I loved Melissa Harrison’s novels Clay and At Hawthorn Time, and I was thrilled to win a signed copy of her latest novel in a Children in Need auction last year.
The autumn of 1933 is the most beautiful Edie Mather can remember, although the Great War still casts its shadow over the fields and villages around her beloved home, Wych Farm.
Constance FitzAllen arrives from London to document fading rural traditions and beliefs. For Edie, who must soon face the unsettling pressures of adulthood, the glamorous and worldly outsider appears to be a godsend. But there is more to the older woman than meets the eye.
As harvest time approaches and pressures mount on the entire community, Edie must find a way to trust her instincts and save herself from disaster.
All Among the Barley is narrated by the fourteen-year-old Edie Mather. She is an odd child, less practical than those around her, and prone to wandering off with her chores left unfinished while she gets lost in a book. Growing up on a bustling farm, she is constantly surrounded by others – her family, the farm hands, neighbours etc. – and yet it’s clear that she is lonely, particularly since her older sister has married and left the family home, yet she doesn’t recognise the feeling for what it is:
Loneliness was something that happened to old people, but I was young and had all my family around me, so it couldn’t very well have been that.
Edie was a character that I worried about throughout the novel, although the reasons changed as the novel progressed. On the cusp of womanhood – and in the thirties, her father already has ideas of marrying her off as soon as she comes of age – she has been protected by those around her, particularly her mother. Unfortunately, this protection has led Edie to be ignorant of many things. Her first period comes as a complete shock, and the unwelcome attentions of Alf Rose – a friend of her brothers from a nearby farm – leave her uncomfortable yet unable to talk to anyone, not knowing if she is worrying about something that is completely normal.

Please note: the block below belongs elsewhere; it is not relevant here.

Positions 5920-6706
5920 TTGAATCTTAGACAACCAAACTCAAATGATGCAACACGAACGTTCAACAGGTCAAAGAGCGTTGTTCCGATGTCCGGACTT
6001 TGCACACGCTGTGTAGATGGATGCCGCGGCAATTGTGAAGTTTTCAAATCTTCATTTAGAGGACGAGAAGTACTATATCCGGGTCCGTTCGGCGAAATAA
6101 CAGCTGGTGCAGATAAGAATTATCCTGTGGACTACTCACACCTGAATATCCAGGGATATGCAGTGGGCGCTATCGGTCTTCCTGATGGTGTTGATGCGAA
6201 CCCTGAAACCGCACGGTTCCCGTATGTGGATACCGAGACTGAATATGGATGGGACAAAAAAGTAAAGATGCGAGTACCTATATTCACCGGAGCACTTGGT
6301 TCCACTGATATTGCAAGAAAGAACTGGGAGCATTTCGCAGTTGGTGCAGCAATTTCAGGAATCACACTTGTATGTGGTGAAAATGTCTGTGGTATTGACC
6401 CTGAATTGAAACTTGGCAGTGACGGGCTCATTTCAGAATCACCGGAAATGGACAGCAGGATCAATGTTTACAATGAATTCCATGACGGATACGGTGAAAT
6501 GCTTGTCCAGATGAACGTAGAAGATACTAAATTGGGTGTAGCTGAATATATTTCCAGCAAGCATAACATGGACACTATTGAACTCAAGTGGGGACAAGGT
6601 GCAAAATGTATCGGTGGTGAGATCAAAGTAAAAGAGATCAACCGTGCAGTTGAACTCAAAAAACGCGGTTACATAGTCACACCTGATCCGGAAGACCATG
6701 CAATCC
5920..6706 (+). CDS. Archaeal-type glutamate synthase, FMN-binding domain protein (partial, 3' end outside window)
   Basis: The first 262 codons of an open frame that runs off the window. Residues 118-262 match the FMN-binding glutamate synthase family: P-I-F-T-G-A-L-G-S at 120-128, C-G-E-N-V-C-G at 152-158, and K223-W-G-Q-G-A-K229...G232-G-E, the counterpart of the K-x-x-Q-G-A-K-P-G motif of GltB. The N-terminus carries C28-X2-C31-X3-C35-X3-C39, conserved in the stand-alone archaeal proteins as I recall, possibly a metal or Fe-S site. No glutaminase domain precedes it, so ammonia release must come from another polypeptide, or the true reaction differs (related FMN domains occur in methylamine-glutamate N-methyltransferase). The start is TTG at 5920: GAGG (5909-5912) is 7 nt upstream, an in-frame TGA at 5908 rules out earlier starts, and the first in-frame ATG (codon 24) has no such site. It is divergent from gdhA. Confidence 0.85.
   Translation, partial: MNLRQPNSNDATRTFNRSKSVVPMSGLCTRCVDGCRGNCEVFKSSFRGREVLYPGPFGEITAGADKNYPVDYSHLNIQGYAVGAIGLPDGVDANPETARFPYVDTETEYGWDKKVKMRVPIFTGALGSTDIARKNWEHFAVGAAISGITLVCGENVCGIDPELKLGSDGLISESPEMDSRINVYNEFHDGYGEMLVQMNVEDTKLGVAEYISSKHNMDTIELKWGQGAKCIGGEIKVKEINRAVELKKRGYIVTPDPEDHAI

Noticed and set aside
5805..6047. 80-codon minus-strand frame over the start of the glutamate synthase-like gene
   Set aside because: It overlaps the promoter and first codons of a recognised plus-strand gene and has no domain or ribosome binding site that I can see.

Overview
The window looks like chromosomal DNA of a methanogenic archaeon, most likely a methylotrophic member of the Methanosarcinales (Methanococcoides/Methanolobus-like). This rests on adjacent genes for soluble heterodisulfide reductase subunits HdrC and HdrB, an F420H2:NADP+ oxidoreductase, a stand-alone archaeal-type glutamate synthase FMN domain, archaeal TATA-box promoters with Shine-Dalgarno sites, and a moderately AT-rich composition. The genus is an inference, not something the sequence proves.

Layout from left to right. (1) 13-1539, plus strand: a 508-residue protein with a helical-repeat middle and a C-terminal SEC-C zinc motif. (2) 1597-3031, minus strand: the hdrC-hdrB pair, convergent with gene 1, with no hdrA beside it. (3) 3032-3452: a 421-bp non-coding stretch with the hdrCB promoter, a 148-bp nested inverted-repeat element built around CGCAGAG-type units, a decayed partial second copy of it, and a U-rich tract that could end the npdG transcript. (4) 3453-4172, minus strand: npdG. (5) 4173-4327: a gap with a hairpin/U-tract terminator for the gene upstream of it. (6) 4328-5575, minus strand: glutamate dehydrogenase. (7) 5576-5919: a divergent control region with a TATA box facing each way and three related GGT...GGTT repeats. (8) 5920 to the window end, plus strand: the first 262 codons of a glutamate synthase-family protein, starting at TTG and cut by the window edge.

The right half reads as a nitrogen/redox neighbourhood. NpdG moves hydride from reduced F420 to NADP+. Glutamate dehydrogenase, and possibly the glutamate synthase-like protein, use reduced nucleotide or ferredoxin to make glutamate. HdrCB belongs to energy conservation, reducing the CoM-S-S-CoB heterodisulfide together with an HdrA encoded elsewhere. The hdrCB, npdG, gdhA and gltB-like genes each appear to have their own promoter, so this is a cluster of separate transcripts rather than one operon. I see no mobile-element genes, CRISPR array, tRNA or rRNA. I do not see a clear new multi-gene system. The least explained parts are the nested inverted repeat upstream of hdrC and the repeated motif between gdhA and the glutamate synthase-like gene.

Set in the interwar years, All Among the Barley deftly highlights the attitudes towards women at that time. I felt that this was most obviously done through the arrival of the trouser wearing Constance (Connie) FitzAllen, who has travelled from London in order to document the traditions of rural England. She questions everyone, asking about farming methods and the impact of new machinery, but also the “women’s work” of tending hearth as well as the folklore of the area. Somewhat surprisingly, Connie is tolerated by all, and befriends Edie, who is extremely taken with this bold and intelligent woman. I think that Connie provides a stark contrast to most of the women in the novel, although Ada, Edie’s mother, also shows her feminist qualities, albeit in a more subtle fashion for fear of her husband’s fists.
The novel also has a lot to say about racism and tolerance that is still, sadly, relevant today. Reading this, it’s disheartening to think that the same sentiments, perhaps with a different target, are still being spouted by some, particularly with the current political turmoil in the UK:
Well, I’m no anti-Semite, of course. But they’re not from here, and if we’re not careful they’ll mar the character of England forever – not to mention the way they undercut wages and take work away from ordinary people, just as the Irish did…
It’s so disappointing to think how far we’ve come in some ways, and yet in others we’ve made no progress whatsoever.
Finishing this novel, I felt absolutely devastated. Oh, Edie! Throughout there is a sense of inevitability as to what’s to come, and yet I read on, hoping that I was wrong. No spoilers, of course, but it’s a long time since I’ve felt so utterly caught up in a fictional character’s life in this way. Absolutely brilliant, and I loved the ending, devastating as it was.